Minimize severance payments for tax purposes and donate them to a charity

If severance payments are made upon premature termination of an employment relationship, the question regularly arises as to the tax consequences and how these can be minimised as far as possible. The new Foundation Act, which came into force last year, can provide a sensible solution for many of those affected.

Severance payments that result in an accumulation of income in one year are taxed at a preferential rate. Accumulation occurs when the severance pay and any current earned income for the year in which the severance pay is paid are greater than the otherwise regular earned income for an entire year.

Such severance payments are taxed at a reduced rate for income tax purposes using the so-called one-fifth rule. In this case, the severance payment received is divided by five.
This amount is added to the remaining taxable income. The resulting tax amount for the fifth of the severance payment is then multiplied by five to determine the actual tax burden on the severance payment.

Since the German income tax scale is progressive, i.e. the tax rate increases with rising income until it reaches the top tax rate of 42 % plus solidarity surcharge of 5.5 %, i.e. a total of 44.31 % on a taxable income of 52,152 euros, someone who receives a severance payment must endeavour to earn as little other taxable income as possible in addition to the severance payment in the year of the severance payment. From a current income of 52,000 euros, he no longer saves any taxes even if the one-fifth rule is applied to the severance payment, as he is already subject to the top tax rate. The severance payment is then fully taxed at 44.31%.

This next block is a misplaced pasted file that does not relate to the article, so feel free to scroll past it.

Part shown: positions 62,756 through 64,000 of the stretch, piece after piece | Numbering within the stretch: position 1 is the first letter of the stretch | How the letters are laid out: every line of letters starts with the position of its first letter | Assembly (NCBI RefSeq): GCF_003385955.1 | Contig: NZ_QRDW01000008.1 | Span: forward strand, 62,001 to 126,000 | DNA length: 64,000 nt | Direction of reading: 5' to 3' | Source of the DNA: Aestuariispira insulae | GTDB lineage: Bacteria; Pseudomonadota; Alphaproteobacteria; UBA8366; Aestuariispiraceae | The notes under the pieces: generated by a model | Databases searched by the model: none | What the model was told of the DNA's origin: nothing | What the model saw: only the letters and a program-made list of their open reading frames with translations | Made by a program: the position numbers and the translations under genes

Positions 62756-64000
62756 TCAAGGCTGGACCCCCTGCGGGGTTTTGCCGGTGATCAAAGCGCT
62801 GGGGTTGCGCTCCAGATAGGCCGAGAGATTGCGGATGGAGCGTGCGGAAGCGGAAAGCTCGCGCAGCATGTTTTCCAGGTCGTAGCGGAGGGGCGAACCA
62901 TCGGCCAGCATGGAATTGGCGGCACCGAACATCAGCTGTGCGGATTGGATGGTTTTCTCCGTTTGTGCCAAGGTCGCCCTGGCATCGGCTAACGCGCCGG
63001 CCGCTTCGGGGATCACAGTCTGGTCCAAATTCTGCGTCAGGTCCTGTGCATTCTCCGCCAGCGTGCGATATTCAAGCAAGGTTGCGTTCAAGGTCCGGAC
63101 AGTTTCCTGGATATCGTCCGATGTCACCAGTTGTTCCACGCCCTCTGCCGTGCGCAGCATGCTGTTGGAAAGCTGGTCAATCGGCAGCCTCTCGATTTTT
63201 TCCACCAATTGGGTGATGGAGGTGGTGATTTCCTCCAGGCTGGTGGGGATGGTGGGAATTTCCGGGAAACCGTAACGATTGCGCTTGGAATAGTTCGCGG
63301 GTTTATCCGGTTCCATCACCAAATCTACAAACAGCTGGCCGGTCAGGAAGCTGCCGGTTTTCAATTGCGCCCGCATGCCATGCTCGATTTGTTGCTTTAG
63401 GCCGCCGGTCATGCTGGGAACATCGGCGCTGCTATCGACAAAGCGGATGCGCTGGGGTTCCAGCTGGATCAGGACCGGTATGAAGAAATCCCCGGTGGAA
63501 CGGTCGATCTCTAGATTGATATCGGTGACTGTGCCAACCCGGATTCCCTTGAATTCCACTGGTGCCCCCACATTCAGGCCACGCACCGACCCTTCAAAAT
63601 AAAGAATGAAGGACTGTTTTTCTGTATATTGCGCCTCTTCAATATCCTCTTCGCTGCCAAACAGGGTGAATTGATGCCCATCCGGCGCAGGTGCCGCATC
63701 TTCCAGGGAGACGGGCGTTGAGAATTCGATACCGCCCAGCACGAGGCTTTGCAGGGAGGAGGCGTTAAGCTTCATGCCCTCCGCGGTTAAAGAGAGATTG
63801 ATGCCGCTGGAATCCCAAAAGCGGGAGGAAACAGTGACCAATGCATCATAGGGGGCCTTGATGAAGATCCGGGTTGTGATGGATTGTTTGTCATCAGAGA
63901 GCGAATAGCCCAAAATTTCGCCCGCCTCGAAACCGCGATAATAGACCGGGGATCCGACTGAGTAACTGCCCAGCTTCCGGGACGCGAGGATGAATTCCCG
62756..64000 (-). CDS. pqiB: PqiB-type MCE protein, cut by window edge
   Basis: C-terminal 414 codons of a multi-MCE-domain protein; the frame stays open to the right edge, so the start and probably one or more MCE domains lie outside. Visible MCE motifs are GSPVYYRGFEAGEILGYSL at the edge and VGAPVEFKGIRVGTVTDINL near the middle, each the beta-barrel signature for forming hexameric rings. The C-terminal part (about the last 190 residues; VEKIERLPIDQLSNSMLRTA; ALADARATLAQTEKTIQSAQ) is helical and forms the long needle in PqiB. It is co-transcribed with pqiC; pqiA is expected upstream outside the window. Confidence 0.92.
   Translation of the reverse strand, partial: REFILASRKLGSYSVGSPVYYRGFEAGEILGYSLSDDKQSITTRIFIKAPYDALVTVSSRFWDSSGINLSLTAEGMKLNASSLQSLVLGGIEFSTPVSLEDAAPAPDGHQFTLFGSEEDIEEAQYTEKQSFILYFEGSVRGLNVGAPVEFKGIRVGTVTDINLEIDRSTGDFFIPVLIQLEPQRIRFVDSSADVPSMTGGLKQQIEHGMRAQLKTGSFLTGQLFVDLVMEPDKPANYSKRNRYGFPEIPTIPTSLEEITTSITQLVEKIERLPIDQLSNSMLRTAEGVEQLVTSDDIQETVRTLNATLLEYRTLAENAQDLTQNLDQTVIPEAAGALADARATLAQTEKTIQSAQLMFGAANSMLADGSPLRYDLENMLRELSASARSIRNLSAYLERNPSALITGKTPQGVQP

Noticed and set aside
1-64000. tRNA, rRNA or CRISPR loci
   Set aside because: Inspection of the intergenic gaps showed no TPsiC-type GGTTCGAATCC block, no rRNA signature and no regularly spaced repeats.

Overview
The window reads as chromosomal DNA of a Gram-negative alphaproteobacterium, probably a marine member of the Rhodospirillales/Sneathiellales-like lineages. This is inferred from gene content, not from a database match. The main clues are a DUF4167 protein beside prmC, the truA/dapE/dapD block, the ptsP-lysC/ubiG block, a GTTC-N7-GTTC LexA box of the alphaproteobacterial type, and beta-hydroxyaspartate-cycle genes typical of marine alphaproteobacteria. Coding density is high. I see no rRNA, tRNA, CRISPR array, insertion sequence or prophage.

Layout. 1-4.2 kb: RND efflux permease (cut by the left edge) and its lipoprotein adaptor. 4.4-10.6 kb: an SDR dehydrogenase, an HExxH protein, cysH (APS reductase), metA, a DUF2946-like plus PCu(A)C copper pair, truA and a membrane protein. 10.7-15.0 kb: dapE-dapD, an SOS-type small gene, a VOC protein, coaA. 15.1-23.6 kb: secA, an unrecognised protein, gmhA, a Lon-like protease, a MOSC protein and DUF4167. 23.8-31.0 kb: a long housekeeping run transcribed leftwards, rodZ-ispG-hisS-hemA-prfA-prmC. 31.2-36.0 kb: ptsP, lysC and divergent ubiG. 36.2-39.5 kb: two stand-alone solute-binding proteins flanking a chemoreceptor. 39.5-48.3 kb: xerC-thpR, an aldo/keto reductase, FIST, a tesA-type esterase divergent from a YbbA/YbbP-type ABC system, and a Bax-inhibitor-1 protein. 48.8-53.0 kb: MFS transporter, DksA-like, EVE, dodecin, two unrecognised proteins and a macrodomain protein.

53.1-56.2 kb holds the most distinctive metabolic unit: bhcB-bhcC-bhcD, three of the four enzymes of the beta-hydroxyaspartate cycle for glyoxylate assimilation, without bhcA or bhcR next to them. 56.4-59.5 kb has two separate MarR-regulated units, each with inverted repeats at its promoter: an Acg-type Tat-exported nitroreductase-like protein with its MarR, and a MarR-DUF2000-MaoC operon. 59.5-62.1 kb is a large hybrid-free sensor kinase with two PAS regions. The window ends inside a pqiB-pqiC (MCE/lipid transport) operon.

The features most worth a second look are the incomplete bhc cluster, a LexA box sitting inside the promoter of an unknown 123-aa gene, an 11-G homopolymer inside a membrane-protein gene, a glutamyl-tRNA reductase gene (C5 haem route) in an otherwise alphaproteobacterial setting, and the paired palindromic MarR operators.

It becomes even more expensive if current income and one fifth of the severance pay exceed the amount of 250,000 euros. From this income onwards, the so-called wealth tax applies. The tax rate then rises to 45% plus the solidarity surcharge, i.e. up to 47.48% in total.

 

zero euros

The highest benefit from the preferential severance taxation is achieved if the remaining taxable income in the year of the severance payment is zero euros. In order to optimise the taxation of severance payments, it is therefore necessary to develop strategies aimed at reducing the remaining taxable income.

The taxable income of a taxpayer consists of the sum of his income from the individual types of income under the income tax law. Special tax expenses are to be deducted from this in order to ultimately determine the taxable income. One option in this situation might be to try to have no other current income for the year. Alternatively, it should be examined whether the existing positive income can be offset against corresponding tax-recognised losses from other sources of income in order to neutralise them. However, one can also consider offsetting current positive income with special expenses in the corresponding amount.

The Act to Strengthen Civic Involvement (Gesetz zur Stärkung des bürgerlichen Engagements) has greatly increased the practical relevance of an interesting design variant in this area since 01.01.2007.